Daimler profits plunge in 2019 on 'dieselgate' costs


The entrance to the headquarters of German car producer Daimler AG is seen in Stuttgart, southern Germany, on Tuesday (Feb 11). Mercedes-Benz parent company Daimler reported plunging profits for 2019, after setting aside billions of euros to deal with potential fallout from the industry-wide "dieselgate" emissions cheating scandal. - AFP

STUTTGART: Daimler's chief executive Ola Kallenius suffered a grim first year in post in 2019 as profits tumbled at the Mercedes-Benz parent company due to billions in costs from the "dieselgate" scandal, while thousands of job cuts lie ahead.

"We cannot be satisfied with our bottom line," Kallenius said in a statement Tuesday (Feb 11), pointing to "measures to cut costs and to increase cash flows" after net earnings slumped 64% year-on-year, to 2.7 billion euros (US$2.9bil).

Top of Stuttgart-based Daimler's list of problems is dieselgate, a cash black hole that sucked in some 4.0 billion euros last year in provisions for "governmental and legal proceedings and measures".

The total charges mounted to 5.5 billion when counting in a mass recall of vehicles fitted with faulty airbags from supplier Takata.

On top of those costs, massive investments in new technology like battery-powered and automated cars weighed on profitability.

But a bright spot came on the sales side.

Against the backdrop of softer demand in global auto markets, Daimler was able to maintain unit sales at around the previous year's level of 3.3 million, while boosting revenue 3.0% to 173 billion.

Those figures are the foundation for Daimler's more positive 2020 outlook, calling for revenue "stable" at last year's level, with operating profit "significantly above" 2019's 4.3 billion euros.

In July, Daimler reported its first quarterly loss in a decade for April-June, while last month it warned that its full-year financial results would come in below expectations.

Germany's KBA transport authority has ordered more than a million Daimler-built vehicles recalled, mostly over dieselgate.

The firm still contests whether "motor control functions" fingered by regulators are in fact illegal.

But it agreed to pay an 870-million-euro fine for selling infringing vehicles, weighing on both the cars and vans divisions.

Daimler's vans unit was especially hard hit, reporting an operating loss of 3.1 billion euros, while the measure at the flagship cars division was slashed in half, to 3.4 billion.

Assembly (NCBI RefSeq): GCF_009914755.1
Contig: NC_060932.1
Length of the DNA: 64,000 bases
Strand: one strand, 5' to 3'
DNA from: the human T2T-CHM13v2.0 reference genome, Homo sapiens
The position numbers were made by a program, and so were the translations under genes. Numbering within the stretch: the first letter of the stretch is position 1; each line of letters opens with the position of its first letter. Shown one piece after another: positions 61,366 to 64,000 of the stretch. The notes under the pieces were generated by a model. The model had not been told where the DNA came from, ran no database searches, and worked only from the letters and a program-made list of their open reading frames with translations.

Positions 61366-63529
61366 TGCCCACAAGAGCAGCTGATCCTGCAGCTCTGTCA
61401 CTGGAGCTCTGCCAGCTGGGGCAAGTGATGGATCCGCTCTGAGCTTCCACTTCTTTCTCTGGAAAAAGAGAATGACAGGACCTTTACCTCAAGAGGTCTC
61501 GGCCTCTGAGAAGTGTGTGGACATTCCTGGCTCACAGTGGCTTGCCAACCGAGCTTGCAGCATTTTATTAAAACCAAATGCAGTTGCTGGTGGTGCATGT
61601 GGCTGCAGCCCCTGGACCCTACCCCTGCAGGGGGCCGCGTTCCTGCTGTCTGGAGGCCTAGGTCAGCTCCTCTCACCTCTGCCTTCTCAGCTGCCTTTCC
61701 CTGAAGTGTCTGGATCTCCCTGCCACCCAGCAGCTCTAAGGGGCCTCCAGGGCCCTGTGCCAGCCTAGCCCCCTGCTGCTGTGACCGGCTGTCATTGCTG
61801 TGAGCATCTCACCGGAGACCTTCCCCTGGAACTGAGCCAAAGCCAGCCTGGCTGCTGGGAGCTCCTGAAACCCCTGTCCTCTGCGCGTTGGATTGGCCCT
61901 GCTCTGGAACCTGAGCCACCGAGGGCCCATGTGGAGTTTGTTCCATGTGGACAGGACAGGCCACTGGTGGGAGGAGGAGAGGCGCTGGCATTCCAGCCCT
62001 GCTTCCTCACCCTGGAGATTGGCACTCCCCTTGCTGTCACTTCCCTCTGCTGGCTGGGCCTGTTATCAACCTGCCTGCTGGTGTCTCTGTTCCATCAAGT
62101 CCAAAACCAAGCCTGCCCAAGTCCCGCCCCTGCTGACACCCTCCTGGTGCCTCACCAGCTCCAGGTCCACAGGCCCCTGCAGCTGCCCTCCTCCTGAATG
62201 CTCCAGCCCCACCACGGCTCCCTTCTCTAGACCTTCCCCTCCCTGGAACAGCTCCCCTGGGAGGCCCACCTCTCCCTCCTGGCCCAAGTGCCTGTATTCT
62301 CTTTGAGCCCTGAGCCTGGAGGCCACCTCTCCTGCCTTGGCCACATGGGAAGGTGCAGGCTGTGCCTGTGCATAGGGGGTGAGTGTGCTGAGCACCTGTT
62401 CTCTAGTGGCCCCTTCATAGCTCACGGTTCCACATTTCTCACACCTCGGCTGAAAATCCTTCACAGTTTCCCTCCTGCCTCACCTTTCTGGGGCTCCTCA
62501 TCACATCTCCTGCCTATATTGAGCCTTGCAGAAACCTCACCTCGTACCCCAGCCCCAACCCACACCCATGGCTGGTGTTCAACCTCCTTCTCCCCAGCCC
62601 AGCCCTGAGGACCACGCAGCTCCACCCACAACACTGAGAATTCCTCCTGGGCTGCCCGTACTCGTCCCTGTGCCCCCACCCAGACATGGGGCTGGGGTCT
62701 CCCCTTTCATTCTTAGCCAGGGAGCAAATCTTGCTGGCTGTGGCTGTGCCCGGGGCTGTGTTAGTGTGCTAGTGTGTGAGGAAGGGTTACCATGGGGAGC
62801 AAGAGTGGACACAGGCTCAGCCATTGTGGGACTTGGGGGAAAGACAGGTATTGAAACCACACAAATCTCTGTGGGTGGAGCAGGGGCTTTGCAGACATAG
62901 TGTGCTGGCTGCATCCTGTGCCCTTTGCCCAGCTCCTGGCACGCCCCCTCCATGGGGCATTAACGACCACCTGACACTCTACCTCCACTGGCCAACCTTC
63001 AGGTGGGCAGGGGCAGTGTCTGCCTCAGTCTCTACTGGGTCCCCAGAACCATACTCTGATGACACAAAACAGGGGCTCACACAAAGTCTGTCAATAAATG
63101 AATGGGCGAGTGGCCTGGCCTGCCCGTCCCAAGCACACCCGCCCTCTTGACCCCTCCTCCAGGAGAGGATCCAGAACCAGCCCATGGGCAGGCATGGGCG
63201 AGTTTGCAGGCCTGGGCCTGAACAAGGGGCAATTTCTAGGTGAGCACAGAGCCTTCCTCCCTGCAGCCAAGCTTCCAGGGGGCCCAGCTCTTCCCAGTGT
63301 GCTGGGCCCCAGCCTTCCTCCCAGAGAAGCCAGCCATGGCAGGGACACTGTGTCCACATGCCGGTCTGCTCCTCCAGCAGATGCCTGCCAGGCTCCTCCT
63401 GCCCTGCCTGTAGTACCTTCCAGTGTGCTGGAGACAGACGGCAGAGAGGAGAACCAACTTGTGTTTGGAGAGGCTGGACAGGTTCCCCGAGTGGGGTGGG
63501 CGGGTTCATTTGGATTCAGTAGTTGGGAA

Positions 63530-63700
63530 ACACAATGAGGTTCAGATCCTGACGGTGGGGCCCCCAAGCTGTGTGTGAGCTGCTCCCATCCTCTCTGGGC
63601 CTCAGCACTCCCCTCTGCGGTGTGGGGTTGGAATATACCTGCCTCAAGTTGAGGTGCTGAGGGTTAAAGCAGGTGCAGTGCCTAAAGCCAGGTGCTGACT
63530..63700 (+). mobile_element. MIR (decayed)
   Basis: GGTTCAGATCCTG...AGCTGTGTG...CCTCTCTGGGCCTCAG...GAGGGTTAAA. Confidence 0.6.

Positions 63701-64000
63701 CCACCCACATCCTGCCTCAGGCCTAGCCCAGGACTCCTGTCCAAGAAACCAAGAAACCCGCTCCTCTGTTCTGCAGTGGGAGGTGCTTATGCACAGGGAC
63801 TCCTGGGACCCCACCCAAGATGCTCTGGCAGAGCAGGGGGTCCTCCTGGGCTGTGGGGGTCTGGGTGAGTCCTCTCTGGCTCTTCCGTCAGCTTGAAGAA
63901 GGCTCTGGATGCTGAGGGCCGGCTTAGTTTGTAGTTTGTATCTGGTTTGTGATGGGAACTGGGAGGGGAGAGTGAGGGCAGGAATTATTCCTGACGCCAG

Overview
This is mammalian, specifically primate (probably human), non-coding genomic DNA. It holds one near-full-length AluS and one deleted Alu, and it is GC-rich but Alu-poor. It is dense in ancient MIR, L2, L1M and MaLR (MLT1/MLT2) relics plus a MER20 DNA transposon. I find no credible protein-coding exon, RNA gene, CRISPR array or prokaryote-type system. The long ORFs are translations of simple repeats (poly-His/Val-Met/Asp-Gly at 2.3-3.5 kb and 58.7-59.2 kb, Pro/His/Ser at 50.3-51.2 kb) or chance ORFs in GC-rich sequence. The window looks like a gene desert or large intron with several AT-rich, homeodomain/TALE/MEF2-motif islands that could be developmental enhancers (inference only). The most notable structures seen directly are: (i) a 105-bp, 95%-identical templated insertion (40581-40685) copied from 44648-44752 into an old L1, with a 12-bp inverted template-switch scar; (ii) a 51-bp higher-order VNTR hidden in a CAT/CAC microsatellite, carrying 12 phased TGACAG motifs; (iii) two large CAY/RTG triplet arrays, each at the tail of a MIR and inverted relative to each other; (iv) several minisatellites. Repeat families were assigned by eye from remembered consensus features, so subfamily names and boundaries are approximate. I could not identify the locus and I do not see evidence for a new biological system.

With performance flagging, bosses plan to offer shareholders a dividend of just 90 euro cents, down from 3.25 euros in 2018 and well short of the 1.53 forecast by analysts.

But investors were not cowed by the headwinds, sending Daimler's share price up 2.2 percent to 44.00 euros around 0830 GMT, against a 1.0 percent rise in the DAX index of blue-chip stocks.

Like carmakers across the sector, Daimler has ambitious plans to slash carbon dioxide (CO2) emissions from its vehicles, aiming to avoid swingeing fines under tighter EU regulations that come into force this year.

Meanwhile tight margins on newer models and a bleaker economic outlook mean the funds to power investment must come from cost savings.

Kallenius hopes to find 1.4 of a promised 1.6 billion euros in annual savings by 2022 from job cuts.

A reduction of more than 10,000 posts from Daimler's worldwide staff of 300,000 has already been announced, mostly via non-replacement of departing employees, early retirement schemes and voluntary redundancies.

Aside from the slimmer headcount, the firm will also "simplify" its model range, eliminating little-sold or low-margin cars and slashing investments where it sees little prospect of them turning profitable.

One victim of the cutbacks has been car-sharing scheme "ShareNow", which Daimler operates with rival BMW.

A "complicated" market prompted the manufacturers to announce in December the brand would withdraw from North America as well as London, Brussels and Florence.

"We are determined... to signficantly improve profitability," Kallenius said Tuesday.

"We will take the necessary actions to enhance our financial strength." - AFP
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